I and the Village

  • Drama
  • By Silva Semerciyan
  • Directed by Robert Shaw Cameron
  • Cast includes: Chloe Harris, Chereen Buckley, Killian Macardle, Charlotte Melia
  • Theatre 503, London
  • Until 4 July 2015
  • Time: 19:45
  • Review by Lettie Mckie
  • 14 June 2015
I and the Village
3.0Reviewer's Rating

Theatre 503 is currently showing new play I and the Village by Silva Semerciyan which has been shortlisted for the Bruntwood Playwriting Prize.  The drama focuses on the character of Aimee Stright (Chloe Harris), a girl from small town America who in an act of rebellious desperation enters a local Church with a gun. The story flashes between the events leading up to the incident and the aftermath.

The box like stage daubed in colourful graffiti partially covered up with white wash paint is reflective of the claustrophobia Aimee feels. She continually spray paints and doodles on the walls as the show progresses and she is the only character dressed in colour. All her co-stars are dressed in white, all the props are white and they even paint white paint over her creations at the end of the show. The only colour comes from Aimee a choice which indicates her centrality to the plot but also her own sense that she is different from the bland people and the town she feels trapped in.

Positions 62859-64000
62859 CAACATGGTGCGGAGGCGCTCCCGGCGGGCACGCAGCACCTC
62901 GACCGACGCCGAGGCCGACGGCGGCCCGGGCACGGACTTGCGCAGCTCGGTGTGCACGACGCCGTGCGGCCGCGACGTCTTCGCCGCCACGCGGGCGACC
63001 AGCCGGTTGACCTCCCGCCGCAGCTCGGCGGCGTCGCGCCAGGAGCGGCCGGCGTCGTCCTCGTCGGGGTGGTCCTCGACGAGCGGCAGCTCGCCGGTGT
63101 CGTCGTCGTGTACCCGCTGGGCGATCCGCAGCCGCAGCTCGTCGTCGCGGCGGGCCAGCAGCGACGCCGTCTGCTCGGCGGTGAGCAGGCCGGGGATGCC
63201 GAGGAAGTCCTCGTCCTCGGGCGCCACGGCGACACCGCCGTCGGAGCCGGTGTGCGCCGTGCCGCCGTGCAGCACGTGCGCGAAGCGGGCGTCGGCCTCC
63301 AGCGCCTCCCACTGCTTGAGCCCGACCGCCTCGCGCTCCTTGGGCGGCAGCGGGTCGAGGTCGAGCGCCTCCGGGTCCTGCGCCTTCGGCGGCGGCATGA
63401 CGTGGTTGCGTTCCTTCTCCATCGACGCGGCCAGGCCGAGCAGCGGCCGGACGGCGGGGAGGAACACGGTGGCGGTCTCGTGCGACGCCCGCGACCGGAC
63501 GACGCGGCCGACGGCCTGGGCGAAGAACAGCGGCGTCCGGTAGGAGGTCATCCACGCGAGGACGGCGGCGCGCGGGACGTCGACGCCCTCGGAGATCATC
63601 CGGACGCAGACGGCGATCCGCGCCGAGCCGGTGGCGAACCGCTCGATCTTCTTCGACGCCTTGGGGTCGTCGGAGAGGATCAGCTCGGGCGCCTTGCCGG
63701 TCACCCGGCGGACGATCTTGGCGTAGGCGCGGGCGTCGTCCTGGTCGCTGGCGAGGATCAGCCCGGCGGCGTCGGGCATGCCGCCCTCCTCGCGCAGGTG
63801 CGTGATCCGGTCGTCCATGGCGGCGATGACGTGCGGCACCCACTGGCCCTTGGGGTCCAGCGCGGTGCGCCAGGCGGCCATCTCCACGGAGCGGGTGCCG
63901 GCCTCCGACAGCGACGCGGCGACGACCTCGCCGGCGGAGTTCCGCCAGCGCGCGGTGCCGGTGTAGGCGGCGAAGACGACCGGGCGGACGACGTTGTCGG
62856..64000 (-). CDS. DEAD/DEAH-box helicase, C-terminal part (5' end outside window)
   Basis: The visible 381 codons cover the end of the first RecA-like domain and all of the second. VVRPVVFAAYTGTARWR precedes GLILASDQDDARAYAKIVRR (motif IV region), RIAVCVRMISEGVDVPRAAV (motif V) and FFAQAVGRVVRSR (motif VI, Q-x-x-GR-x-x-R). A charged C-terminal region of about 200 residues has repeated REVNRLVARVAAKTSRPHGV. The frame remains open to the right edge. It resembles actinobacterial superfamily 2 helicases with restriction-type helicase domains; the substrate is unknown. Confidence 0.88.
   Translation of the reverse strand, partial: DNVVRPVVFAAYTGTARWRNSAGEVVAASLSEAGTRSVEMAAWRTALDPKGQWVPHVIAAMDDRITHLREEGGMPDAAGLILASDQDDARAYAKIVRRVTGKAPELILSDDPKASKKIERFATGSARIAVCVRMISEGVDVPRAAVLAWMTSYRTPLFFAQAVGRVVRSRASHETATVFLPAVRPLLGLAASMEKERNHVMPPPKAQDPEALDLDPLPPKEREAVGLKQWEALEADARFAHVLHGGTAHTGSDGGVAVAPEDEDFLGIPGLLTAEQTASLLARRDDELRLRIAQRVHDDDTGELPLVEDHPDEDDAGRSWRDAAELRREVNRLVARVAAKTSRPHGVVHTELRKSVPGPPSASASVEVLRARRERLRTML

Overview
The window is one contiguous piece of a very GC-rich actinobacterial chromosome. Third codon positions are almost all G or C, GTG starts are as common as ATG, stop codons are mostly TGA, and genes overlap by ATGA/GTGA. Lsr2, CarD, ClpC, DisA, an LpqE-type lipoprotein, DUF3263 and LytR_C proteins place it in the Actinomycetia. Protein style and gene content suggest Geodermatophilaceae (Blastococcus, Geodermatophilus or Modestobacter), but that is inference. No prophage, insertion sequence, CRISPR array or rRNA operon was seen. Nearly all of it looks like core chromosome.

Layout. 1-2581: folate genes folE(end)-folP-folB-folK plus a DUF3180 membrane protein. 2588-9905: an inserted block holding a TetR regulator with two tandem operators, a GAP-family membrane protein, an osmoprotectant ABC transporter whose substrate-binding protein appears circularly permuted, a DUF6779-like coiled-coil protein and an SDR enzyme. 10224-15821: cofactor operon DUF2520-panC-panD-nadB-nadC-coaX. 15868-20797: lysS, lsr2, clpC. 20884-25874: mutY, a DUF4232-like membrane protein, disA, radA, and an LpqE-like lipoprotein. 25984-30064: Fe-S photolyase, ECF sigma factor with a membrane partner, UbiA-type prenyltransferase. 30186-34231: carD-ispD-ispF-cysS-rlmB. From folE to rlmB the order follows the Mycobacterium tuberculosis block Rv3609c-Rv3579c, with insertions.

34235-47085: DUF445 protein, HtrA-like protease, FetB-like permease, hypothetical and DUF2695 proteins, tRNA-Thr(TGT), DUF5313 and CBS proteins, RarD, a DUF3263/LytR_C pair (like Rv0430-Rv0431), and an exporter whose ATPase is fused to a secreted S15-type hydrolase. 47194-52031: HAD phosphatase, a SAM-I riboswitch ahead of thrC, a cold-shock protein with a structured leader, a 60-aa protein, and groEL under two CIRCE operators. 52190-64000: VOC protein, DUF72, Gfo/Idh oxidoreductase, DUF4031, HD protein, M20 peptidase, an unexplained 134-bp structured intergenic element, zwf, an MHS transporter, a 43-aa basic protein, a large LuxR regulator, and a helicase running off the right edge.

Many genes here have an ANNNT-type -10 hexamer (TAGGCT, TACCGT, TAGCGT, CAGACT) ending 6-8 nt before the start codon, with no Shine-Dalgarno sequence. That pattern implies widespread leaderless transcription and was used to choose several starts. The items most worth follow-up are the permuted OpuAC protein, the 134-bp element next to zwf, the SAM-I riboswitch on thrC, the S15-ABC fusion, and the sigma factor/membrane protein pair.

The focus on the character of Aimee is largely successful, Chloe Harris handles the surreal prose excellently; creating a character the audience believes in and feels sorry for. The narrative is deliberately disjointed with large gaps missing from the story and this works to hook the audience’s interest, hoping their questions will be answered further down the line.

The ensemble characters dressed in white who play multiple parts are completely overshadowed by Aimee, who is largely much more interesting than them. This is quite a good trick, reminding the audience of Aimee’s sense of her own superiority, but also means all the other characters are slightly dull to watch. The script erratically flits between scenes and characters often leaving dialogue hanging and characters left half-formed. They do serve however to reveal that Aimee’s problems don’t always stem from herself, she is often wronged by the people closest to her and her increasingly erratic and ultimately dangerous behaviour is linked to her increasing sense of isolation as first one, then another and another adult lets her down.

Aimee is an angry young woman who is intelligent and vulnerable and this interesting play presents her story as a way to examine American culture, particularly its obsession with guns. Ultimately the surreal and disjointed script and staging has the effect of cutting off a sense of drama before it builds enough momentum to be emotive and as a result the production falls flat in places. That said Harris’s performance is outstanding harnessing the youthful and explosive energy which ultimately leads Aimee to tragedy.


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